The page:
Choosing to live in the country often means choosing to live close to Mother Nature. With that comes a slew of animals and other critters all over the place. Most of them will leave us alone but more often than not we end up with a few extra farm guests. I try to let them live harmoniously with me and my family but sometimes that is harder than it looks.
The deer that migrate through my field are easy enough to live with. The pheasant that has decided he owns my horse pasture is a bit bothersome sometimes but we get by. The birds that have been nesting on my back deck are always a pleasure in the spring/summer but they would prefer I stop using my deck while they are raising their family. The mice in my shed are fine until they chew through my feed bags and get grain EVERYWHERE. But the snakes…oh the snakes…they are proving more and more difficult to live with.
I have no issues with snakes. I have no rational, or irrational, fear of them. The snakes in my yard are not poisonous or overly large. Heck, they hardly ever bother me at all. The animals don’t even notice them. But in an attempt to live happily with them, I have run in to a few issues. Snakes enjoy curling up in my hay pile. This is no big deal until I move a bale and find a coiled mass of slithery serpent. As much as I love them, I can’t help but scream like a little girl and run away startled. After a brief moment to collect my thoughts I can return to work, but that initial startle gets old after it happens every other day for three weeks straight. Mowing the lawn around snakes is the most difficult task of all.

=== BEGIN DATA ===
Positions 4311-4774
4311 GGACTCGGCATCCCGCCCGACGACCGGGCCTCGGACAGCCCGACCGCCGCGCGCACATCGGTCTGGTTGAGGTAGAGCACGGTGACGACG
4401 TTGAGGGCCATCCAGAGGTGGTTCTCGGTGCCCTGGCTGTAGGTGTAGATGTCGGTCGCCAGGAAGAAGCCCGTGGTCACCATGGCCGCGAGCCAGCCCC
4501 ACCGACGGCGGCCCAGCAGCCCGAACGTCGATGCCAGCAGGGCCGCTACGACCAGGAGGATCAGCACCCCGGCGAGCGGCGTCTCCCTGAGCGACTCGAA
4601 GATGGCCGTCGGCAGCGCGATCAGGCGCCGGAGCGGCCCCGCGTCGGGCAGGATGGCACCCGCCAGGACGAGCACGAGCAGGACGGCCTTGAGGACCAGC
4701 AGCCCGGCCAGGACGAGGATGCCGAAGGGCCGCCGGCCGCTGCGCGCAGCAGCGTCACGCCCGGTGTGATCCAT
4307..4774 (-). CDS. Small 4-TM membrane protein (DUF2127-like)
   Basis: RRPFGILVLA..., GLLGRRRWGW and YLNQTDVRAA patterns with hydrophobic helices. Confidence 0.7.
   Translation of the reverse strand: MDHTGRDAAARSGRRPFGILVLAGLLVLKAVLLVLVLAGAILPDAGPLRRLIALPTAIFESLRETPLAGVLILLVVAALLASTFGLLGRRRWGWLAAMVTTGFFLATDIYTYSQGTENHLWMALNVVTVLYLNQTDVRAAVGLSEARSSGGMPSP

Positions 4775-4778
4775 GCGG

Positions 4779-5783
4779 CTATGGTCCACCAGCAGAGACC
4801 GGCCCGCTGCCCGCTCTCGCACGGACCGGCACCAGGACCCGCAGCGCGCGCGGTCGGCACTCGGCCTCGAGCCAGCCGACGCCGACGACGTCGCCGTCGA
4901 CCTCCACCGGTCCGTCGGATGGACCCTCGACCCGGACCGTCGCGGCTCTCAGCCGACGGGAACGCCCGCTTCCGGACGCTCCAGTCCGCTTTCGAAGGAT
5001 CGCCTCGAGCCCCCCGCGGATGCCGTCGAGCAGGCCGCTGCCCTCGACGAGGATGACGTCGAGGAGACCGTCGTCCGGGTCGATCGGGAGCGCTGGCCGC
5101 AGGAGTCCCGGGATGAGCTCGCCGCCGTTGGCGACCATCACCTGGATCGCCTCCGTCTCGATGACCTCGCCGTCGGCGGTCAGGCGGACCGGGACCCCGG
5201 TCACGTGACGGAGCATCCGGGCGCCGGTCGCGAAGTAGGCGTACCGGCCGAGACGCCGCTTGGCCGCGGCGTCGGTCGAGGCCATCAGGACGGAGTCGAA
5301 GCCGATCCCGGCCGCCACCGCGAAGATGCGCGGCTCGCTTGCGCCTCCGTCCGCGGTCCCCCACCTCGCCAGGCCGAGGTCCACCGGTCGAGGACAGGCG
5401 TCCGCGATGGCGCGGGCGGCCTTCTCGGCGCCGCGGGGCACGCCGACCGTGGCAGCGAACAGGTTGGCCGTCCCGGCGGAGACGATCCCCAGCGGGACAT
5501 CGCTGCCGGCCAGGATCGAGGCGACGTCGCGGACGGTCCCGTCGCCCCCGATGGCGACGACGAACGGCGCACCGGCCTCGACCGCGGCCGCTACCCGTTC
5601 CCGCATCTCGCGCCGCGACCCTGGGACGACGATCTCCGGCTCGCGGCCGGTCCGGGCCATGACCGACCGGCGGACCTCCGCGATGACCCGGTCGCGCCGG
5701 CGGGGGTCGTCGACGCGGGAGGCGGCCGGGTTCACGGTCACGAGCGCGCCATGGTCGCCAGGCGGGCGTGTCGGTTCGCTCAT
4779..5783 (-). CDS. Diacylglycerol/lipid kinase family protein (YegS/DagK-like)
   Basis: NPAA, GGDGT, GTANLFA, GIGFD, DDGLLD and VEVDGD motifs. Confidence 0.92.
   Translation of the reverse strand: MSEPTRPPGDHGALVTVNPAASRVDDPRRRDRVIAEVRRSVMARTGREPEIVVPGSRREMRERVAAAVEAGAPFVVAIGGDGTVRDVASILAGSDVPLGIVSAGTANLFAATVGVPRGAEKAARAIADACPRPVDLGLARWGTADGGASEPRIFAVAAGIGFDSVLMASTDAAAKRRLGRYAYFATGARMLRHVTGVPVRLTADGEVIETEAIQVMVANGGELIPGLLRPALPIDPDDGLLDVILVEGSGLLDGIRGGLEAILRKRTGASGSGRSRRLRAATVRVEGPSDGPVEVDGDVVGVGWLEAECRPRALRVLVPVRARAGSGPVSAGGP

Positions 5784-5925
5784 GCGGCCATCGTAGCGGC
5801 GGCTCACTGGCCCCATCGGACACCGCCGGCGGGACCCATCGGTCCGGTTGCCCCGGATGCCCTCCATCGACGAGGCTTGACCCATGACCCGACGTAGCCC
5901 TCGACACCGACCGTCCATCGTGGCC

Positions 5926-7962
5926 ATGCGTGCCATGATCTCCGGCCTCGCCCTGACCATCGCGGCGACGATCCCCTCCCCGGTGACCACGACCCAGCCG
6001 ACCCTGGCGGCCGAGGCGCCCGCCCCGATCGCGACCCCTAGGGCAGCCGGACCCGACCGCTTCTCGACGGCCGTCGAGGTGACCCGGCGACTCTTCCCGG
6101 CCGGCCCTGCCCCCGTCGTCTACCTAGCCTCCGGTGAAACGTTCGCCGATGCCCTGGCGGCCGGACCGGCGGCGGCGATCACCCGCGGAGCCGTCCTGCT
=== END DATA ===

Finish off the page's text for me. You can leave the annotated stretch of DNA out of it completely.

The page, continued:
Last week I finally got the chance to mow the lawn for the first time in much too long. It has been raining way too much here lately. It happens to be the exact opposite problem from last year, but that is a topic for another day. While mowing the lawn, I came across 5 snakes of various sizes. If I can help it, I prefer not to run over snakes with my lawn mower. Sometimes I don’t catch myself in time, but usually I notice the little serpents in time to let them get out of the way. This last mowing session, I came across one snake that just would not get out of my way. I had to stop the mower, get off, and chase it into a tree. The plan was to catch it and take it to the other side of the lawn, where I wasn’t mowing, but apparently we were not on the same page. 5 minutes later (I know that doesn’t seem like a long time but when you are chasing a snake around your front yard it is much too long) I gave up and hoped the slippery creature would stay in the tall grass just under the tree. I lucked out and did not run over any snakes on this most recent mowing excursion. But I did have to stop way more than normal to let the snakes cross into a safer part of the yard.
If I did not love it so much, I would move into a much less animal friendly home. Cohabitating with nature can prove to be more trouble than expected, but we homesteaders are more than happy to compromise in the name of mother earth. I will continue to adjust my lawn mowing to keep the snakes happy, and my horses will continue to yield to the pheasants. As the years go on, we will all learn to live harmoniously together and this happy little homestead will be a lovely place for all to enjoy.